a thinking person’s list

mary paterson encounters claire marshall

Claire Marshall, courtesy of NRLA

Claire Marshall, courtesy of NRLA

I HAVE NO THOUGHTS AND THIS IS ONE OF THEM IS A SKETCH MADE OUT OF SHADOWS. OVER THE COURSE OF AN HOUR, A WOMAN STANDS ON STAGE AND RECITES A LIST OF PHRASES FRAMED IN THE NEGATIVE. “I WILL NOT…”, “I AM NOT…”, “I DON’T HAVE TO…” SHE CREATES AN IDENTITY THAT IS PART RESOLUTION, PART REALISATION—LIKE A FIGURE HALF HIDDEN, HALF REVEALED BY FLICKERING CANDLELIGHT.

The list mixes up facts, hopes and understandings. Assurances of a western lifestyle (“I will not die of hunger”) tumble after statements of defiance (“I will never acquire ‘a look’”), peppered with the occasional bout of wishful thinking (“I will never drink again”). The character that emerges is middle-class and middle-aged, with all the freedoms and restrictions that entails. Most of it resonates with me and my values, and although I am pleased to remember that “I do not have to hide my body”, it’s sad and poignant to realise that I, too, will never befriend a penguin.

The eloquence of I have no thoughts…comes from the gentleness with which it sketches its cultural location. The text, and its mesmeric performance by Claire Marshall, describes the different ways a life can be curtailed—by birth and by circumstance, as well as by resolve. In doing so, it slips between the past, the present and the future. While some thoughts refer to lessons learnt, and some are literally performative (“I am not afraid…”), more project into a hoped-for future, explaining both the control we have over life and our powerlessness in the face of external events. “I will never have children”, Marshall says, which could be a choice; but the statement “I will never be ripped apart by penetration” does not, of itself, guard against violent attack.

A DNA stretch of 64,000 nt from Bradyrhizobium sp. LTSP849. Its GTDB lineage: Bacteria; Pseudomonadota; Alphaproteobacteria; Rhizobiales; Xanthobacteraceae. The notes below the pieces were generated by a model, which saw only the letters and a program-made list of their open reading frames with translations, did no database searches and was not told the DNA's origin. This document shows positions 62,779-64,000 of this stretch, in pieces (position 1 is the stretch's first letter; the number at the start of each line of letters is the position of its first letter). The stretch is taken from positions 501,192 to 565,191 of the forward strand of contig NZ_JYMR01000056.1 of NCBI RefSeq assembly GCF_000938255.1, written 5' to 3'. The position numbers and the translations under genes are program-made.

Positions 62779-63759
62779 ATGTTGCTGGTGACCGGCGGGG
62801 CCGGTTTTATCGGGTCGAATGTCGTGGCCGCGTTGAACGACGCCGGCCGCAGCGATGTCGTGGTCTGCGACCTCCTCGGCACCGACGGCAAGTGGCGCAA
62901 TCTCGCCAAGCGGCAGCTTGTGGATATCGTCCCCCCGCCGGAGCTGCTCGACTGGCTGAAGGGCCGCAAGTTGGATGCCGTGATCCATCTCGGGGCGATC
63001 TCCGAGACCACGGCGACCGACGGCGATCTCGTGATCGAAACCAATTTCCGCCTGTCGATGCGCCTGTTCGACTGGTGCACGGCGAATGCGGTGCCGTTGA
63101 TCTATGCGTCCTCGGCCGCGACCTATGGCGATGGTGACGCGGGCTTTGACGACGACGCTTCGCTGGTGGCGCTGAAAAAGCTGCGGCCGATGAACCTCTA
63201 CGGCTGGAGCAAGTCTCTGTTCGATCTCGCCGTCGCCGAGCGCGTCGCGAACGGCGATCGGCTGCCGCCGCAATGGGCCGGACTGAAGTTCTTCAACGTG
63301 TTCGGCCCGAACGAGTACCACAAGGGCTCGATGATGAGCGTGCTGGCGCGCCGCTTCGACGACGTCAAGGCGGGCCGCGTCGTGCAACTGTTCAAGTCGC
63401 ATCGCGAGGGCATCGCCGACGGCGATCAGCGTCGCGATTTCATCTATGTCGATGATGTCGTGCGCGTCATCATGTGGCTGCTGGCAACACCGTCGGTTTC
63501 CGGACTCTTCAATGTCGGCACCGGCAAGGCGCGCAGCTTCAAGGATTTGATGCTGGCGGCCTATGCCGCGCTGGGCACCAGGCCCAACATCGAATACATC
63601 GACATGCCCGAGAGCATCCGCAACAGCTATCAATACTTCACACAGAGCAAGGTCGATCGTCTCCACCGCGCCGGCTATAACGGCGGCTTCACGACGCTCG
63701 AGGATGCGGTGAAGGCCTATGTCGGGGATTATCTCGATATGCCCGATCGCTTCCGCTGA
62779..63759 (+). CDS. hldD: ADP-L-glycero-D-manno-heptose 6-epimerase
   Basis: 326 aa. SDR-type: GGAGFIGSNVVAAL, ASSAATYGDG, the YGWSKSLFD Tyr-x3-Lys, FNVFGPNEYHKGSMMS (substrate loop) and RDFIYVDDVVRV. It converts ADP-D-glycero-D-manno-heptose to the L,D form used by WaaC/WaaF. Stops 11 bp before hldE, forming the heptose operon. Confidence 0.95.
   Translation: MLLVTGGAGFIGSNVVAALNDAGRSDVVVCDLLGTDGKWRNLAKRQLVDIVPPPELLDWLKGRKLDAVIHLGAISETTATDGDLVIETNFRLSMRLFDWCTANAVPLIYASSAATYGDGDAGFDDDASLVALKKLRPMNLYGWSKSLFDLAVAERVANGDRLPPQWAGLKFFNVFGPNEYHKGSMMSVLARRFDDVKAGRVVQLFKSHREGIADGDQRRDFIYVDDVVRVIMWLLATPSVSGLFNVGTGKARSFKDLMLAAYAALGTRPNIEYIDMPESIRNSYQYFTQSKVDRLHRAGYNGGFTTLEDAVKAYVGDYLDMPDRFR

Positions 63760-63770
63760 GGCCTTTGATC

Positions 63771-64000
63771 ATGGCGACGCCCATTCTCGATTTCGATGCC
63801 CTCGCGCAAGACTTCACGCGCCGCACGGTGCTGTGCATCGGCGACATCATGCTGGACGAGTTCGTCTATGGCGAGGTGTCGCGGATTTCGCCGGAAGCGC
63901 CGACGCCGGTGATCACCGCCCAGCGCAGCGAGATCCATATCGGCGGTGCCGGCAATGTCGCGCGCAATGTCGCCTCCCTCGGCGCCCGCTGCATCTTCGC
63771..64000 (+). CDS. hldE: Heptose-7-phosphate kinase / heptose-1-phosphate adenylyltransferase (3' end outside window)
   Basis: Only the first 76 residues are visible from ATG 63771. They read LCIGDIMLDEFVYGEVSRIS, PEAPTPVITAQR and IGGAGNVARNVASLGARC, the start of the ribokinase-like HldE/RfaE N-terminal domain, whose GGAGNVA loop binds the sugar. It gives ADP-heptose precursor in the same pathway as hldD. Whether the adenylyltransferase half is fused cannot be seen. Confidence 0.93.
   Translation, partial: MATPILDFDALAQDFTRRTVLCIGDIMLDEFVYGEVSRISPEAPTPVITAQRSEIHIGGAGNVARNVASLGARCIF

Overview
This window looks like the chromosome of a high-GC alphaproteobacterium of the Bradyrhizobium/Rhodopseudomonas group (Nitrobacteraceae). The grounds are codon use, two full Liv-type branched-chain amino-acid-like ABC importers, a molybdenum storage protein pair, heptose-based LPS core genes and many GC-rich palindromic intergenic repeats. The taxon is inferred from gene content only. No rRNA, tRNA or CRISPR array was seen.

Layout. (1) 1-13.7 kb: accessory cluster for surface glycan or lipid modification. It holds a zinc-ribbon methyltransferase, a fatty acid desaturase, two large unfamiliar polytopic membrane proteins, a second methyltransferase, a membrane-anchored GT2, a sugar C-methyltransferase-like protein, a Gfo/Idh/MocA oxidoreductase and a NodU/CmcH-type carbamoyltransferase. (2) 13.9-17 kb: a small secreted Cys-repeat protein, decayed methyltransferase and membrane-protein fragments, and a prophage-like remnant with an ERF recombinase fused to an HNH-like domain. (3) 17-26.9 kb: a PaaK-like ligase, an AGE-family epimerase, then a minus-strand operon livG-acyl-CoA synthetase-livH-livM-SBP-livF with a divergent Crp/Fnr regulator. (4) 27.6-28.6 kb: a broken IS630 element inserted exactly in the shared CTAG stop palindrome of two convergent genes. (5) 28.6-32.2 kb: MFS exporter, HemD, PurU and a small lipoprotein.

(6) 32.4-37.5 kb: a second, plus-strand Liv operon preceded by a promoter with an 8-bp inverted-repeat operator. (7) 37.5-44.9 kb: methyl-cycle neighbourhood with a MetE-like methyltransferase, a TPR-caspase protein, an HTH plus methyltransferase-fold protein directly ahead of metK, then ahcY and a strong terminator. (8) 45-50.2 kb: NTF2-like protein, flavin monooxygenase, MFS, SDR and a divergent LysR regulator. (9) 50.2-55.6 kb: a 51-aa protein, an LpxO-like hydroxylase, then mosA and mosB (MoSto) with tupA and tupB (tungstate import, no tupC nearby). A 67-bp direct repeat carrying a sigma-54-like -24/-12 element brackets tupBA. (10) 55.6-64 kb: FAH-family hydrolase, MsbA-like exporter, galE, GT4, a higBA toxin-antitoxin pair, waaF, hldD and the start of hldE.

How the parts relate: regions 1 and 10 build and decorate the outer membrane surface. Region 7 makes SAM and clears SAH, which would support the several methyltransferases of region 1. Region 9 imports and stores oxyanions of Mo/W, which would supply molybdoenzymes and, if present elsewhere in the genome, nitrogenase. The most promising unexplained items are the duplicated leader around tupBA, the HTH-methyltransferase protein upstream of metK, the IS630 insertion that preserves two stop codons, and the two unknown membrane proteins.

What makes the character built here so realistic, and so three-dimensional, is its sense of becoming. Framed in the negative, her thoughts describe what does not fit, so that her outline is constantly shifting. Occasionally, Marshall refers to other people—a string of somebodies all addressed as “you”—as if she is speaking these thoughts while she lives each encounter. The effect is like a woman walking towards you with the sun behind her; she dashes in and out of focus, a ball of energy remaking its own boundaries.

I have no thoughts and this is one of them, created by Tine van Aerschot, performer Claire Marshall, Tramway, Glasgow, Feb 8

RealTime issue #84 April-May 2008 pg. 4

© Mary Paterson; for permission to reproduce apply to realtime@realtimearts.net

1 April 2008